Multiple Regression Help

#1
Hi, I'm currently working on an assignment in which I have to run a multiple regression, however I am a little confused regarding the order of the procedure.
I'll briefly outline the problem and what I have done so far:

The assignment deals with prediction of donating behaviour within a population. The predictors include age, gender, social integration, years of education, religion, and whether a serious life event has occurred in the person's life in the last 5 years such as illness of a family member.
So what I did was:

- Run a hierarchical regression with demographics such as age, gender and education in the first block and the other predictors in the second block.
- I found that the demographics were insignificant, the only significant predictors were religion and life event.
- Those were included in the final model.

I was wondering whether this is the correct course of action to take when doing a multiple regression? Along these lines, another question regards the procedure to follow with assumptions. For instance, I checked for outliers, and found one particularly large xy-outlier. When I removed it and reran the initial model, education became significant. When reporting this, can I disregard the initial model, in other words, could I have checked for assumptions on all the predictors, found outliers, removed them, and then used that as my final model?

Thanks in advance.
 

Blaz

New Member
#2
Hello!

First of all, I would like to point out that hierarchical regression, although very appealing, really only helps when one has a relatively sound theoretical framework in mind. Let me elaborate.

It seems that you don’t know what variables should be included in your “final model”, the question like that shouldn’t really be asked in the context of hierarchical analysis as you should include all the possible contributing factors according to a theory, no more and no less. If one includes additional variables one is at the risk of having too many factors controlled for, which may result in a loss of power. If one doesn’t include all the relevant variables, one is at the risk of omitting important explanatory sources, and the conclusions one draws from the analysis might be flawed. Just because some predictors were insignificant in any given analysis doesn’t mean they are irrelevant.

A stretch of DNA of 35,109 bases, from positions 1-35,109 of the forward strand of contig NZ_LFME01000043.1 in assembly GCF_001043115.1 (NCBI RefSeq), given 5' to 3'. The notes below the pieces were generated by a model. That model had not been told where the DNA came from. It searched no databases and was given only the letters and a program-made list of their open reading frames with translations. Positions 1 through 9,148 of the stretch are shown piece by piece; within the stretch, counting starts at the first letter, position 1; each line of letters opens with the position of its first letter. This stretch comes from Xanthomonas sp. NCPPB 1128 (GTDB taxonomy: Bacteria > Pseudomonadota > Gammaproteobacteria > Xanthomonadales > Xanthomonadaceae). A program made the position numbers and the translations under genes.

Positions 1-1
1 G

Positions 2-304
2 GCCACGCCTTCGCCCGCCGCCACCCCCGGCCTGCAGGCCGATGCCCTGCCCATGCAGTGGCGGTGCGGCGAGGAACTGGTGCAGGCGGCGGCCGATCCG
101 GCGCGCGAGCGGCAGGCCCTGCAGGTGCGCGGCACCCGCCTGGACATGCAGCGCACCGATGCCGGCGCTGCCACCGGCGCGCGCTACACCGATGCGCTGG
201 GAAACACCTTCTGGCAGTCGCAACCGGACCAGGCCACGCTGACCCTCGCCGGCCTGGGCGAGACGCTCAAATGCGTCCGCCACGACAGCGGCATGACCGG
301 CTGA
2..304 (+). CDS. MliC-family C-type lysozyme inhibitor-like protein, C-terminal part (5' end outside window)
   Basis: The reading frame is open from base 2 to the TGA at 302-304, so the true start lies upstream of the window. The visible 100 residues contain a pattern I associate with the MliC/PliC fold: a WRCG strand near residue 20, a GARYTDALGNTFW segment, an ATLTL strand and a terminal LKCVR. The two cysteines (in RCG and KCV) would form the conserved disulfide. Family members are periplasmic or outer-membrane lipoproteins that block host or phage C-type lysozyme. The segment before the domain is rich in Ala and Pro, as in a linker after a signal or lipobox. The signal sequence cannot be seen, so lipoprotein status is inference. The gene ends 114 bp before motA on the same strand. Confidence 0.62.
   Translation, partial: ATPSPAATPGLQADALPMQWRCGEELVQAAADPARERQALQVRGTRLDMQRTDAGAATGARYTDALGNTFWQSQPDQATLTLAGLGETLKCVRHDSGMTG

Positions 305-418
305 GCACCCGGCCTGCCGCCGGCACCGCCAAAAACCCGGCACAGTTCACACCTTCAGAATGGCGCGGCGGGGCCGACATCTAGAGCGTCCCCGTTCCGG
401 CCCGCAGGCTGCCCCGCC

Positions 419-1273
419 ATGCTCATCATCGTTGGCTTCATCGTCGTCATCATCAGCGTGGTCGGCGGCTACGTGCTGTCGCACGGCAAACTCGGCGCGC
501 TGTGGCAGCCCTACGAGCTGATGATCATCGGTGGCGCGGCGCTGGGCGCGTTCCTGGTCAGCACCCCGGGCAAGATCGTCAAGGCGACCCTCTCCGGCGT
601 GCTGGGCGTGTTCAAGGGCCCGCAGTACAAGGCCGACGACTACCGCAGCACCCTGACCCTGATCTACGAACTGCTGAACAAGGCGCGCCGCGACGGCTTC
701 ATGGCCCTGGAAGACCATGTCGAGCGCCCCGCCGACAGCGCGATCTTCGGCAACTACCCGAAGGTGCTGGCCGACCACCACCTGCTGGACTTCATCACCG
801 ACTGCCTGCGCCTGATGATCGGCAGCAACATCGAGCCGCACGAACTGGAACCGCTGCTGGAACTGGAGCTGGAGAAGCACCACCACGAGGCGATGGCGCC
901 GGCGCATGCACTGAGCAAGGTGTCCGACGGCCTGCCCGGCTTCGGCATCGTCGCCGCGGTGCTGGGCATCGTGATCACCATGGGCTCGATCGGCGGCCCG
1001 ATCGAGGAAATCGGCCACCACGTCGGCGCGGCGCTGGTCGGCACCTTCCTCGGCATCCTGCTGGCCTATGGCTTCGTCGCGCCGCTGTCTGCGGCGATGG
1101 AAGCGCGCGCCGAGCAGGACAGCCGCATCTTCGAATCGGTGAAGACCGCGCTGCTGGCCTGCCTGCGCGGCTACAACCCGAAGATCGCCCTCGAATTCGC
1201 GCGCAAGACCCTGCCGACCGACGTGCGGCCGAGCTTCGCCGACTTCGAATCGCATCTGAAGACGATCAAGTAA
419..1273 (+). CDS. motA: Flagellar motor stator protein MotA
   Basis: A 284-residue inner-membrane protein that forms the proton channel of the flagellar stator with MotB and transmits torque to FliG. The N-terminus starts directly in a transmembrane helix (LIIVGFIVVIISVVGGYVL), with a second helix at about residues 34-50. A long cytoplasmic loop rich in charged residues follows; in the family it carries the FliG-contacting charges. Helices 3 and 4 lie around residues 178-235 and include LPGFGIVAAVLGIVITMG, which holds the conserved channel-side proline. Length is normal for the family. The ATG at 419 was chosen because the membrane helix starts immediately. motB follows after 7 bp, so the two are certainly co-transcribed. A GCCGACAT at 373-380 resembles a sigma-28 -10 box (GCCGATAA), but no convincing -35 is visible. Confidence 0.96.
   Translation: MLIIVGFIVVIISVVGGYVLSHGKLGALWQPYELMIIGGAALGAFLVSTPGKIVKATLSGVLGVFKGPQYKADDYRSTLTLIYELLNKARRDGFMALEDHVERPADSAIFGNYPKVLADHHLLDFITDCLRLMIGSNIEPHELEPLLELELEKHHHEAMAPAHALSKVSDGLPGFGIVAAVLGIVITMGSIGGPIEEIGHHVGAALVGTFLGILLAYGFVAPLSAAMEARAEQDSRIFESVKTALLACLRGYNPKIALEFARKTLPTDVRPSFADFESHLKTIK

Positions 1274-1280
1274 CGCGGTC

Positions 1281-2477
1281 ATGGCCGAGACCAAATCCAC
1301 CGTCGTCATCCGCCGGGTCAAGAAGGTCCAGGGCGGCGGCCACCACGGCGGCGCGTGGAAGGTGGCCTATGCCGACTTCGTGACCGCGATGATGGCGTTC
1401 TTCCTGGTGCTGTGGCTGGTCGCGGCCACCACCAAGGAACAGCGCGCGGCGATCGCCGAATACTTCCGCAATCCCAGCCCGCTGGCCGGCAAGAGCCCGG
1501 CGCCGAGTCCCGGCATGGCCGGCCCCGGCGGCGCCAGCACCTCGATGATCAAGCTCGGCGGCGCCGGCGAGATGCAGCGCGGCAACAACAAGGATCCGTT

Secondly I would suggest running all of the diagnostics (including outlier analysis) prior to any model testing. The reason is that you want to avoid situations like yours. All uni- bi- and multi- variate outliers should be checked before any data analysis. One finds oneself often in a situation where “removing this one observation could radically transform the outcome”, which is why it is important to do this beforehand.

So my advice would be: start over. Identify any outliers or influential observations, build a model based on theoretically sound ground, and run the analysis with all the relevant variables, without removing any in the “final model”. This is the only way you can really come to any sort of conclusion using hierarchical regression.

Hope this helps!